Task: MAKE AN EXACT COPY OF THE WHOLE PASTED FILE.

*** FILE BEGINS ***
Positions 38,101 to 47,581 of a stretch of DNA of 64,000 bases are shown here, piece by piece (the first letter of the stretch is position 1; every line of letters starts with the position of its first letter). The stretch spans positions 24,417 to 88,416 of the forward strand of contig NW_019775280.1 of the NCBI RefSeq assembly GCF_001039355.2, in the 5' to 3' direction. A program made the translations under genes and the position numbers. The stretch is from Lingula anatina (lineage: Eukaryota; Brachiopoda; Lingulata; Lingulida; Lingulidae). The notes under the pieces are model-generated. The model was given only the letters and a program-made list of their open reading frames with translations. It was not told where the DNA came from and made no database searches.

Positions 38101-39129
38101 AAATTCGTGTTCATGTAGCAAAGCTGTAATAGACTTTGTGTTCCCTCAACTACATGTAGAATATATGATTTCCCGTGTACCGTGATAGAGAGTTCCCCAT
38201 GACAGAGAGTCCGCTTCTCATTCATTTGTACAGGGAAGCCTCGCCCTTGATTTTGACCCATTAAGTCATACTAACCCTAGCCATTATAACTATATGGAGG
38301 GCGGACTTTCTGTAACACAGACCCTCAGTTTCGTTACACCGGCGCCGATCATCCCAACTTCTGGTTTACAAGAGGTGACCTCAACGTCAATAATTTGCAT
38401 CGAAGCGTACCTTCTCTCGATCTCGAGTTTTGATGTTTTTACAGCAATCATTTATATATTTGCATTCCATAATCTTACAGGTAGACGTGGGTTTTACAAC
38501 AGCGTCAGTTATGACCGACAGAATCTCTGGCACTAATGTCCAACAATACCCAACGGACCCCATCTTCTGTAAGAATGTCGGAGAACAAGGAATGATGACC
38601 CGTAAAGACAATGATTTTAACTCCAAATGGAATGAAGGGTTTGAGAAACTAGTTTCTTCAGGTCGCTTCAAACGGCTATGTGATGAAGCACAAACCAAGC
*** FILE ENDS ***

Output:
Positions 38,101 to 47,581 of a stretch of DNA of 64,000 bases are shown here, piece by piece (the first letter of the stretch is position 1; every line of letters starts with the position of its first letter). The stretch spans positions 24,417 to 88,416 of the forward strand of contig NW_019775280.1 of the NCBI RefSeq assembly GCF_001039355.2, in the 5' to 3' direction. A program made the translations under genes and the position numbers. The stretch is from Lingula anatina (lineage: Eukaryota; Brachiopoda; Lingulata; Lingulida; Lingulidae). The notes under the pieces are model-generated. The model was given only the letters and a program-made list of their open reading frames with translations. It was not told where the DNA came from and made no database searches.

Positions 38101-39129
38101 AAATTCGTGTTCATGTAGCAAAGCTGTAATAGACTTTGTGTTCCCTCAACTACATGTAGAATATATGATTTCCCGTGTACCGTGATAGAGAGTTCCCCAT
38201 GACAGAGAGTCCGCTTCTCATTCATTTGTACAGGGAAGCCTCGCCCTTGATTTTGACCCATTAAGTCATACTAACCCTAGCCATTATAACTATATGGAGG
38301 GCGGACTTTCTGTAACACAGACCCTCAGTTTCGTTACACCGGCGCCGATCATCCCAACTTCTGGTTTACAAGAGGTGACCTCAACGTCAATAATTTGCAT
38401 CGAAGCGTACCTTCTCTCGATCTCGAGTTTTGATGTTTTTACAGCAATCATTTATATATTTGCATTCCATAATCTTACAGGTAGACGTGGGTTTTACAAC
38501 AGCGTCAGTTATGACCGACAGAATCTCTGGCACTAATGTCCAACAATACCCAACGGACCCCATCTTCTGTAAGAATGTCGGAGAACAAGGAATGATGACC
38601 CGTAAAGACAATGATTTTAACTCCAAATGGAATGAAGGGTTTGAGAAACTAGTTTCTTCAGGTCGCTTCAAACGGCTATGTGATGAAGCACAAACCAAGC